scared man 2 by tom lin, creative commons, maggie mcreynolds blog

The Seven Habits of Highly Ineffective People

If you’re interested in self-improvement, you’ve probably read—or at least heard of—Stephen Covey’s The Seven Habits of Highly Effective People. Covey’s premise is compelling and simple: that people who are productive, happy, engaged, and effective share what he calls “true north” character traits, habits that connect with their inner compasses and keep them aligned with their core, essential selves.

In other words, being happy and effective is a matter of changing your thoughts and behaviors. Even more importantly, you need to practice these new thoughts and behaviors until they’re as “hardwired” into your brain as the negative stuff you’ve been doing to shoot yourself in the foot.

Bringing the negative thoughts and behaviors to a screeching halt isn’t always easy—in part because some of those thoughts and behaviors have been with us for so long they’re practically reflexive; we’re not even aware we’re doing it. There are all kinds of insidiously creative ways we can undermine ourselves and keep ourselves stuck. Do any of these sound familiar to you?

  • Catastrophizing—going nuclear, predicting outrageously horrible consequences and exaggerated negative effects of any setback or disappointment. (“Oh, God, my kid just got a D in math. He’s probably gonna flunk out, never go to college, and live in my basement until he’s 40. What are we going to dooooooo????”)
  • Personalizing—seeing yourself as the cause of anything and everything that goes wrong. (“The book club disbanded. It’s probably because I missed a couple of meetings. And then there was that cheese dip I brought that gave everyone the runs. Oh, man, it was me and my stupid cheese dip—I just know it!”)
    Thinking in absolutes—all-or-nothing, black-or-white extremism. (“People who show up late to dinner parties are selfish and inconsiderate.”)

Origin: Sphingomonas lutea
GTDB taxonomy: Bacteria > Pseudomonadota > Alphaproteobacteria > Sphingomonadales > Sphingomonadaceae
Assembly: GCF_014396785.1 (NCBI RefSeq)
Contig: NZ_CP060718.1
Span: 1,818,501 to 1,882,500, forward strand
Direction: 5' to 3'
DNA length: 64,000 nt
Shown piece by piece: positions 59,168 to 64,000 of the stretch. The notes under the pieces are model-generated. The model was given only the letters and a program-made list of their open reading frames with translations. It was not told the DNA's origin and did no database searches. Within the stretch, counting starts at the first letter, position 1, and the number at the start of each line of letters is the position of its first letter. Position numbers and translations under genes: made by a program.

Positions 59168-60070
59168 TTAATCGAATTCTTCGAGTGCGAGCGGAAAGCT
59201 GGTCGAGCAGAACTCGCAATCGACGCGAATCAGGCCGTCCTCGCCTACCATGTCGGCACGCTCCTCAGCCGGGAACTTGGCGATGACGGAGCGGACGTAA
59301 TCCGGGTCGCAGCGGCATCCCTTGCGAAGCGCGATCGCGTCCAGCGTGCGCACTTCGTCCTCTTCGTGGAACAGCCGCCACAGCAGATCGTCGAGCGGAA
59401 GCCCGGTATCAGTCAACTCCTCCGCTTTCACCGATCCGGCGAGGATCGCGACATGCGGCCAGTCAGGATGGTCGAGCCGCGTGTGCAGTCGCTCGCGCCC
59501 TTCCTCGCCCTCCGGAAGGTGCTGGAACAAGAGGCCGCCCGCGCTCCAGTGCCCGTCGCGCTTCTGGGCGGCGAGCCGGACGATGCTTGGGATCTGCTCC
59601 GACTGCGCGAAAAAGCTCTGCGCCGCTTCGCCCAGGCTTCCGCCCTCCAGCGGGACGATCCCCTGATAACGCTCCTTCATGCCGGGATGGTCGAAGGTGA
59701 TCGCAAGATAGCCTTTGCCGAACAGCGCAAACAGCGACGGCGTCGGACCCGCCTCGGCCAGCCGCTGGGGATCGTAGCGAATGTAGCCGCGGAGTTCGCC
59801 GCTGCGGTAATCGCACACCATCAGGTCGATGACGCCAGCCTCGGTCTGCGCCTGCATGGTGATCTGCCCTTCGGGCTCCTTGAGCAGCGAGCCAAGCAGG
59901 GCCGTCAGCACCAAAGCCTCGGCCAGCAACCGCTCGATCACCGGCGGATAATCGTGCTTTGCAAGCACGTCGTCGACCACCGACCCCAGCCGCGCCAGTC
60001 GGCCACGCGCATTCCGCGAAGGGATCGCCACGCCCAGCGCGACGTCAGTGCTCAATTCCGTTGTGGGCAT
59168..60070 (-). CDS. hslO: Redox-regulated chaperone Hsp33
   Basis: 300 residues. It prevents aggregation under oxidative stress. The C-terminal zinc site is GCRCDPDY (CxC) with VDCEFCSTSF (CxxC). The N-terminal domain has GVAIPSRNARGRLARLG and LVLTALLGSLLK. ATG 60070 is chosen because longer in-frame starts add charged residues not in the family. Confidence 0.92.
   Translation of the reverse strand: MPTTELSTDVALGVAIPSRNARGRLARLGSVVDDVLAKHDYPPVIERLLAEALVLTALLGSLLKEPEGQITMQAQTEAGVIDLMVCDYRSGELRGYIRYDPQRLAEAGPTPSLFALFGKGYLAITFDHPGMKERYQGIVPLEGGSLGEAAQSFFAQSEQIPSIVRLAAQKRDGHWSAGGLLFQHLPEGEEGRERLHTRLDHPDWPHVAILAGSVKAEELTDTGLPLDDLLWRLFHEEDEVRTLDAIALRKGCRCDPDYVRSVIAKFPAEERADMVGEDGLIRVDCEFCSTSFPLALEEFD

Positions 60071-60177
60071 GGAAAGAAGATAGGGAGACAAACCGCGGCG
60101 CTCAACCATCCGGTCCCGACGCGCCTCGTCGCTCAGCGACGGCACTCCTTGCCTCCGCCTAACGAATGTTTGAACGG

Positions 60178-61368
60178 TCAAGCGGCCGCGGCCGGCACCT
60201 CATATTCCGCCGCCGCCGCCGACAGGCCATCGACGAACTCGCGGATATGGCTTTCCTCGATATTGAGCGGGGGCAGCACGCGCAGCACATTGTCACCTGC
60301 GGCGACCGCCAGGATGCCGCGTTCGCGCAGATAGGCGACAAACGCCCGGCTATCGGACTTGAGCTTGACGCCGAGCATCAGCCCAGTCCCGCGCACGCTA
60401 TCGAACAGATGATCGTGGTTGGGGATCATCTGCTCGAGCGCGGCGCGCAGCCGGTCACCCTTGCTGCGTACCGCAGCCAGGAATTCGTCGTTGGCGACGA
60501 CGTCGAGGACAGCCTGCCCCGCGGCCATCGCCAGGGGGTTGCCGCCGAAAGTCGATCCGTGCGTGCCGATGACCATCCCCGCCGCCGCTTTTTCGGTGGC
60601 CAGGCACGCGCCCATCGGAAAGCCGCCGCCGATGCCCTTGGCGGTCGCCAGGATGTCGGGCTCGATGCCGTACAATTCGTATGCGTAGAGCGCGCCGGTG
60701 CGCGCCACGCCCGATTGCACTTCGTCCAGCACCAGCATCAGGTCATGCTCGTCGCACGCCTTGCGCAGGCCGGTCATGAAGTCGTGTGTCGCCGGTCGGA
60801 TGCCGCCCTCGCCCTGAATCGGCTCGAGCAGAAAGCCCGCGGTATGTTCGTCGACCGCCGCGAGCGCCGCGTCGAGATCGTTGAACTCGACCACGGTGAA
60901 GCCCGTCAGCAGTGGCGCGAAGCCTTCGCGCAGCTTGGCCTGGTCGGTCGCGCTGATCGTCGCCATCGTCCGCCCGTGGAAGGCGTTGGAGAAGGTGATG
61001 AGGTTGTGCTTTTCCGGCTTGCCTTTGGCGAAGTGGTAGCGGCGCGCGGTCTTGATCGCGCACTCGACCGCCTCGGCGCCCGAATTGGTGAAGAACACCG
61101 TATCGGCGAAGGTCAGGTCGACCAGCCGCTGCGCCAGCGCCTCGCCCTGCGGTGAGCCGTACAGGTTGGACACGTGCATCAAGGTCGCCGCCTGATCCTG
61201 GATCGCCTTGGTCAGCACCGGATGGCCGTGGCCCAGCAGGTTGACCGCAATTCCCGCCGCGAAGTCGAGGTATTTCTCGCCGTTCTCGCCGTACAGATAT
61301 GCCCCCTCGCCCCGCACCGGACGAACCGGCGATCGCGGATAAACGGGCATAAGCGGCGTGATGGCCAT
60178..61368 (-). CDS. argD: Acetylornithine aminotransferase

• Overgeneralizing—seeing a single isolated disappointment as part of some overall pattern of inescapable loserdom. (“He didn’t answer my text message. He’s probably getting ready to break up with me. I’m going to end up alone on the streets filching stale cat food from other people’s garbage cans.”)
  • Focusing on the negatives while ignoring the upside. (“It’s so hot here in Mexico. There’s sand in my beach shoes. My sunburn itches. The ice melted in my margarita.”)
  • Isolating yourself in times of stress. (“I’m so depressed, I’d just bring everybody down. I think I’ll just stay home and eat an entire box of Girl Scout cookies.”)
  • Drilling a hole in your bucket—expending all your emotional energy caretaking for others without doing anything to “fill” yourself up. (“Everyone needs me right now. When the kids are in school full-time/when my spouse gets through with the PhD program/when my mom is out of the hospital/when I’m retired, I’ll get back to the gym and start eating more healthfully.”)

We can choose “good” thoughts (you’ll recognize them because just thinking them feels like a relief) that motivate us to take the actions that get the results we want. Or we can choose “bad” thoughts: unproductive, self-defeating thoughts that sabotage us. It all starts with awareness: what are you thinking? What actions are those thoughts creating? What results are you getting?

And the ultimate litmus test of effectiveness: how’s that working out for you?

Photo by Tom Lin, Creative Commons

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